arrived along with all of the parts need for "fuel
delivery" but now it's time to put the injectors into
the adapters that Rick makes. Seeing as Rick has done a
good job of documenting this, I "stole" some pictures
and text from his web site!
Once the o-rings are in place
and lubricated, insert the injector with a twisting
motion. It should stop with the top edge just proud of
the aluminum pocket. Slip the half moon shaped retainer
in place (it doesn't matter which way it faces) and
tighten the two button head screws with a 1/8" allen
wrench. Before final tightening, align the injector in
whatever direction you desire.
The injector pictured is a very common GM injector
used in various 4 cylinder GM cars from 1990 to 1995.
The red arrows indicate where o-rings seal against the injector.
Use a little automatic transmission fluid to lubricate
the o-rings. It is nearly impossible to insert the
injector without lubrication.
An o-ring resides in this groove and is installed onto
the injector with lubrication. No sealant is used on
the o-rings. I used Dextron ATF as the lube for both
sets of rings.
Looking down into the injector pocket you can see
that the small Black lower o-ring is in place. Be sure it
is down into it's pocket before attempting to insert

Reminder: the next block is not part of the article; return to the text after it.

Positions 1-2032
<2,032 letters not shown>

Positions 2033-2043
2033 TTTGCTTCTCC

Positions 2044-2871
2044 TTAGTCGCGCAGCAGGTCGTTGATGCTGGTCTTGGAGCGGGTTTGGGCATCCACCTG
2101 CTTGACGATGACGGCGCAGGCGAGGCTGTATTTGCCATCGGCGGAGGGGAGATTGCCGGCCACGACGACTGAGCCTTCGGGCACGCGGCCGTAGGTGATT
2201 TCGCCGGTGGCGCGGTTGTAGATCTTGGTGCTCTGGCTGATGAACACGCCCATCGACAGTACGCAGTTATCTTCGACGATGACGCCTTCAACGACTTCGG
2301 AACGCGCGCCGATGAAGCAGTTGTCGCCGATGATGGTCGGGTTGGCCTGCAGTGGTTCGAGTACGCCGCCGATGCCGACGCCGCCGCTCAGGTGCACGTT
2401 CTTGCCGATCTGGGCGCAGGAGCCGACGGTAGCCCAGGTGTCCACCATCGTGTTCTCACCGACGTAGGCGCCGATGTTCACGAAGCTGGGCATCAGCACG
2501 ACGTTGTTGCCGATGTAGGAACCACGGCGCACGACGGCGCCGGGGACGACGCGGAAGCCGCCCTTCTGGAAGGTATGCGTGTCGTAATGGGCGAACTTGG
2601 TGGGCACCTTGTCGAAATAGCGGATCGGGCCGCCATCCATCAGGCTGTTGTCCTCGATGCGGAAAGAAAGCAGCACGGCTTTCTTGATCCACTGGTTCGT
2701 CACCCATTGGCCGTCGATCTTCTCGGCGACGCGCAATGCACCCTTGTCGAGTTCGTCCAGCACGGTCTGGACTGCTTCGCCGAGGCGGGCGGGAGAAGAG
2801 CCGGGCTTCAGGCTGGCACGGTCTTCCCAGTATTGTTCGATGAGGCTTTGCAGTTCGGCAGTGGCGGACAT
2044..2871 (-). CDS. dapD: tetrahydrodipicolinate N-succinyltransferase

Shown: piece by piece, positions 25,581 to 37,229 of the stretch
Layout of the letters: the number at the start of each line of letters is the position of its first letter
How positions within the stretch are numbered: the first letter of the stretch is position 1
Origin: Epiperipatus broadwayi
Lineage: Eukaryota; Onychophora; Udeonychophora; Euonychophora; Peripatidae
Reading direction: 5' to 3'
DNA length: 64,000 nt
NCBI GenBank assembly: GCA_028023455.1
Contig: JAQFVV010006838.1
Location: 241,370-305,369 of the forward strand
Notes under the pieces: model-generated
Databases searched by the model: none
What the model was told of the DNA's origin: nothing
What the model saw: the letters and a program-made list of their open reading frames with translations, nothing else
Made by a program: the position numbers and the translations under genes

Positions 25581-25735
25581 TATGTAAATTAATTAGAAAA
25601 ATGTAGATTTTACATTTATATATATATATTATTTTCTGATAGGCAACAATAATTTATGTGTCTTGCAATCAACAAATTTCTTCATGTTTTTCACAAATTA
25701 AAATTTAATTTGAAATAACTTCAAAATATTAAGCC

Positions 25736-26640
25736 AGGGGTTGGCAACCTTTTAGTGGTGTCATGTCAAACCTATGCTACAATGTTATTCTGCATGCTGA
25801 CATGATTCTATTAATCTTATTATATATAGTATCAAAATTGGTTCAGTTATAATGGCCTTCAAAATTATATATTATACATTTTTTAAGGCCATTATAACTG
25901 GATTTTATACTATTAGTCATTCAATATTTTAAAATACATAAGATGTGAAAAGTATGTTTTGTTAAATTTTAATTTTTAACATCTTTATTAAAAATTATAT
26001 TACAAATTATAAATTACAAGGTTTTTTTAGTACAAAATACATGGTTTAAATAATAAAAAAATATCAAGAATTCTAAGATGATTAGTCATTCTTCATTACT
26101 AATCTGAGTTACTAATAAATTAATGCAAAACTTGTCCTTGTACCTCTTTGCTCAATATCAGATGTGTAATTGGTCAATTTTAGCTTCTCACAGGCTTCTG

the injector. Lube this ring too!
The insert is held in
place in the Zenith Stromberg carbs by four stainless
steel philips head screws. No gasket between the insert
and the carb body is required. BE SURE THE INJECTOR
NOZZLE POINTS TOWARD THE ENGINE! The hose barb accepts a
5/16" hose and you should try to use fuel injection type
hose lamps. Typical fuel pressure is 12psi but some have
experimented with these injectors near thirty psi.
Needless to say keep an eye on the new installation for
possible fuel leaks.
NOTE: Atop the insert is a
1/8" brass pipe plug that is used to cap off a drill
passage used during construction of the insert. The
internal passages within the insert are large and it is
doubtful they would ever become blocked but if need be,
the brass plug can be removed with a 3/16" allen wrench.
OK...so that's how Rick
instructs you to install the injectors into the
adapters. So let's see how it went for me when I had to
actually do it!
This is how the
injector should look when properly
seated....almost flush with adapter but not
I found it to be a 2 step twist/push to get
The first step got it seated about 1/32"
adapter and the second push got it this
Here's a long
shot. That brass plug blocks a hole
needed for the milling process.
So far so good....nothing too
mechanically or automotively (a made up word)
Next Up.....Gas Tank & Fuel